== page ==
Oftentimes, repair specifications result from a customer’s frustration in dealing with a motor repair facility with limited capabilities and knowledge of adequate repair techniques.  As an example, one repair specification states that a motor shaft will not be straightened: it must be replaced. Since the beginning of the industrial age, shafts for many applications have been repaired and straightened. There are many situations in which a bent motor shaft can be successfully repaired and provide like-new service. In every case, to include a blanket statement such as this will drive up repair costs and prolong the time the motor is out of service. There are also applications in which the shaft’s application is at its design limits. In these few cases, any repair that compromises the shaft’s reliability is a good argument for replacement.  

The overachieving preferred motor repair facilities have a real dilemma when it comes to staying competitive in the typical market place. Generally, the quoted price for a simple work scope and/or specification will be a bare bones quote and will not provide a repair of any real quality. The industry practice is to make it up on the add-ons. If a customer is going to rely on price alone to award motor repair contracts, the repair facility must decide which of their processes will be trimmed to stay competitive. In other words, the repair facility must reduce its level of quality and possibly the product’s reliability, to remain competitive.     

A customer can use a better-than-average standard repair specification, such as IEEE 1068, which was driven by the Petrochemical industry. To a great degree, adherence to a standard such as IEEE 1068 creates a more level playing field as one repair facility competes against another. Due to their specialized industrial markets, many repair facilities have developed processes that far exceed the minimum requirements of even a good standard, such as the IEEE 1068.  “Creating your RFQ with adherence to such specifications as those found in  IEEE 1068, will ensure minimum standards are met by all bidders, ” said Williams.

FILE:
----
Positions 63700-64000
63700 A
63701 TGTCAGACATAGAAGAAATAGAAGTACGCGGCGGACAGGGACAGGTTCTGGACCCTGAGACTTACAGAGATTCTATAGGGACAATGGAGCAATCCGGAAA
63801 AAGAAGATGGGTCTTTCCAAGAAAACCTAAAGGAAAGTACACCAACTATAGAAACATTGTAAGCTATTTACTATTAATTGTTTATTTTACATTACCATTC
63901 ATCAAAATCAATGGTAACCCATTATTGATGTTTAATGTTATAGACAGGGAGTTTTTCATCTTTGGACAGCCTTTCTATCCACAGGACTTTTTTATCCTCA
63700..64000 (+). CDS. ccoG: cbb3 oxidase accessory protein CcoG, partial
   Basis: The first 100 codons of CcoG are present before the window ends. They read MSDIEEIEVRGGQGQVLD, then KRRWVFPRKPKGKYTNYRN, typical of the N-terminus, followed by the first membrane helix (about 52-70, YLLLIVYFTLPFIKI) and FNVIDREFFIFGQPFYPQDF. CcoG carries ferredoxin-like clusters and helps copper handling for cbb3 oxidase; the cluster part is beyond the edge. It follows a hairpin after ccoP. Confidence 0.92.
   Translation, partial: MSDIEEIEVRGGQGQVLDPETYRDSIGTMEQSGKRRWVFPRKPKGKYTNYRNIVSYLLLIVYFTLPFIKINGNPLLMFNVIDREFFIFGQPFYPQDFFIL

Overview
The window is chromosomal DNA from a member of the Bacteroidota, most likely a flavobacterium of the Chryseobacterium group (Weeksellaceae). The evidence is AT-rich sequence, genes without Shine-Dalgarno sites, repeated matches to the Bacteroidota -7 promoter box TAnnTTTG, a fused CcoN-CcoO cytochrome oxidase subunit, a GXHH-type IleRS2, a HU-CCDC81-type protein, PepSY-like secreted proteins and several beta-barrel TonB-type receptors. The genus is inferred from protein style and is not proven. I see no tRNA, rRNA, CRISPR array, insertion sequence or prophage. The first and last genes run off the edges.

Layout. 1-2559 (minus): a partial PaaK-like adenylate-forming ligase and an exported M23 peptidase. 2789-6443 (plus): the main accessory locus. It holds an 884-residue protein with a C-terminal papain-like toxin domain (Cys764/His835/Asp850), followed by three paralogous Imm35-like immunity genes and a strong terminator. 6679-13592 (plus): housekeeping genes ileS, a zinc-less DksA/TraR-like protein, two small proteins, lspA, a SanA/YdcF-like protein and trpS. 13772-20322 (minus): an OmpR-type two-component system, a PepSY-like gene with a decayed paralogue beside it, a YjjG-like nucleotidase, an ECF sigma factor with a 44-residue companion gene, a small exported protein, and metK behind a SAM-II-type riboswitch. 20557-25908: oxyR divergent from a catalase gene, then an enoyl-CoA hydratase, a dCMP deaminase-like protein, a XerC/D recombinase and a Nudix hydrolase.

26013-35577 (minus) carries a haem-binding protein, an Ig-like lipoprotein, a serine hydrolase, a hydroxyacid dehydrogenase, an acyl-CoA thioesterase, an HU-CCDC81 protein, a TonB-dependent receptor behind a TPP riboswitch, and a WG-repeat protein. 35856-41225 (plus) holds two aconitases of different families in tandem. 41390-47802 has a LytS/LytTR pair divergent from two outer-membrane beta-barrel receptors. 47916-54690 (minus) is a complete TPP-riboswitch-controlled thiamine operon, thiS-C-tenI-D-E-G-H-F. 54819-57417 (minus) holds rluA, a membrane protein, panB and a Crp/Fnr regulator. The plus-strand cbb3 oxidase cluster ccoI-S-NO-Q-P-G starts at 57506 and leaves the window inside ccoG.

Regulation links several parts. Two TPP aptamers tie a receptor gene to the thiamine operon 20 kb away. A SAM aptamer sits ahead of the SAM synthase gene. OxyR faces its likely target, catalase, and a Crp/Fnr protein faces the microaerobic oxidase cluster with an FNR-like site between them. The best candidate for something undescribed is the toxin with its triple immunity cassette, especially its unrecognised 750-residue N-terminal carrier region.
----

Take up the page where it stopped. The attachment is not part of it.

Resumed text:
Leading motor repair facilities with a proactive quality system will eventually exceed even the best repair specifications. Shops that regularly service the petrochemical and mining industries may excel in mechanical areas because of their experience with 3600 RPM horizontal and vertical motors. A shop may create a comprehensive inspection process to minimize vibration problems and increase reliability on these high speed machines.

Some motor repair facilities may take their winding process, testing and redesign well beyond the average specification. The repair shop may incur the additional costs of these items, recognizing the long term benefit and added reliability. The shop may pass the cost on to the customer at a slightly increased price or accept slightly less margins. If the customer is strictly price-driven, the shop must decide to reduce quality enhancements and price to compete.

It is critical that your repair specifications are detailed to ensure accurate quotes from all motor repair shops. Touring repair facilities, researching shop capabilities and equipment, as well as creating standards for repairs and testing in your RFQ will impact your motor’s future performance.  

Bradleys, Inc. provides electric motor repair and consulting, rewinding, horizontal and vertical motor load testing, CNC machining, climate-controlled asset storage, field services and new motor sales to industry leaders throughout the U.S. and internationally. The company’s state of the art 110,000 square foot facility is located in the heart of South Texas, just sixty miles from the Eagle Ford Shale, in Gregory, Texas.  Bradleys is ISO 9001:2008 certified, a TECO Westinghouse Award Winner for several years, and was named a finalist for Baylor University Texas Family Business Award in 2013.  The company has served the refining, petrochemical, manufacturing, pulp and paper and mining industries for over 85 years.